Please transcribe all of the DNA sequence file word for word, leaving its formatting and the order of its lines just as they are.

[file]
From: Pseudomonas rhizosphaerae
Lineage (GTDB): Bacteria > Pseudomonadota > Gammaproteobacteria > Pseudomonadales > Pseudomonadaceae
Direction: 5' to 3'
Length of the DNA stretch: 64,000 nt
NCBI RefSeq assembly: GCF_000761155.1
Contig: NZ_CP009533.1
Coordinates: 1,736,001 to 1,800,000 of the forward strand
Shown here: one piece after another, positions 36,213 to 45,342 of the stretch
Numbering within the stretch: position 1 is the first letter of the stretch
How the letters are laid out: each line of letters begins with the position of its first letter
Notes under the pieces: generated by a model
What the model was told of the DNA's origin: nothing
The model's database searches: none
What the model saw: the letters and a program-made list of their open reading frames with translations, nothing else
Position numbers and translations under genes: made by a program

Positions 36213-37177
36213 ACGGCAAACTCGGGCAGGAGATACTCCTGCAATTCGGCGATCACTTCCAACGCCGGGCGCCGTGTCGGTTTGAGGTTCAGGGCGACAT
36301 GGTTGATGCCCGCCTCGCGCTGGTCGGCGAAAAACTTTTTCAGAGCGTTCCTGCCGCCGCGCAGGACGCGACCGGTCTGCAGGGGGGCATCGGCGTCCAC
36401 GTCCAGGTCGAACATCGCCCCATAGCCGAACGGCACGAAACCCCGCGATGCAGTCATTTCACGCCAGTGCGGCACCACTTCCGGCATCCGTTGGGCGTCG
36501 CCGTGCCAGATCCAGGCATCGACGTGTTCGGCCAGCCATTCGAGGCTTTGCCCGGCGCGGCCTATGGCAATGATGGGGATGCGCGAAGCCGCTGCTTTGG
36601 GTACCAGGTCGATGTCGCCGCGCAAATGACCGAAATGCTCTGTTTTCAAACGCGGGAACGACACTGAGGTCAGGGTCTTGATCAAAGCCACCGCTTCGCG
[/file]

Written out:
From: Pseudomonas rhizosphaerae
Lineage (GTDB): Bacteria > Pseudomonadota > Gammaproteobacteria > Pseudomonadales > Pseudomonadaceae
Direction: 5' to 3'
Length of the DNA stretch: 64,000 nt
NCBI RefSeq assembly: GCF_000761155.1
Contig: NZ_CP009533.1
Coordinates: 1,736,001 to 1,800,000 of the forward strand
Shown here: one piece after another, positions 36,213 to 45,342 of the stretch
Numbering within the stretch: position 1 is the first letter of the stretch
How the letters are laid out: each line of letters begins with the position of its first letter
Notes under the pieces: generated by a model
What the model was told of the DNA's origin: nothing
The model's database searches: none
What the model saw: the letters and a program-made list of their open reading frames with translations, nothing else
Position numbers and translations under genes: made by a program

Positions 36213-37177
36213 ACGGCAAACTCGGGCAGGAGATACTCCTGCAATTCGGCGATCACTTCCAACGCCGGGCGCCGTGTCGGTTTGAGGTTCAGGGCGACAT
36301 GGTTGATGCCCGCCTCGCGCTGGTCGGCGAAAAACTTTTTCAGAGCGTTCCTGCCGCCGCGCAGGACGCGACCGGTCTGCAGGGGGGCATCGGCGTCCAC
36401 GTCCAGGTCGAACATCGCCCCATAGCCGAACGGCACGAAACCCCGCGATGCAGTCATTTCACGCCAGTGCGGCACCACTTCCGGCATCCGTTGGGCGTCG
36501 CCGTGCCAGATCCAGGCATCGACGTGTTCGGCCAGCCATTCGAGGCTTTGCCCGGCGCGGCCTATGGCAATGATGGGGATGCGCGAAGCCGCTGCTTTGG
36601 GTACCAGGTCGATGTCGCCGCGCAAATGACCGAAATGCTCTGTTTTCAAACGCGGGAACGACACTGAGGTCAGGGTCTTGATCAAAGCCACCGCTTCGCG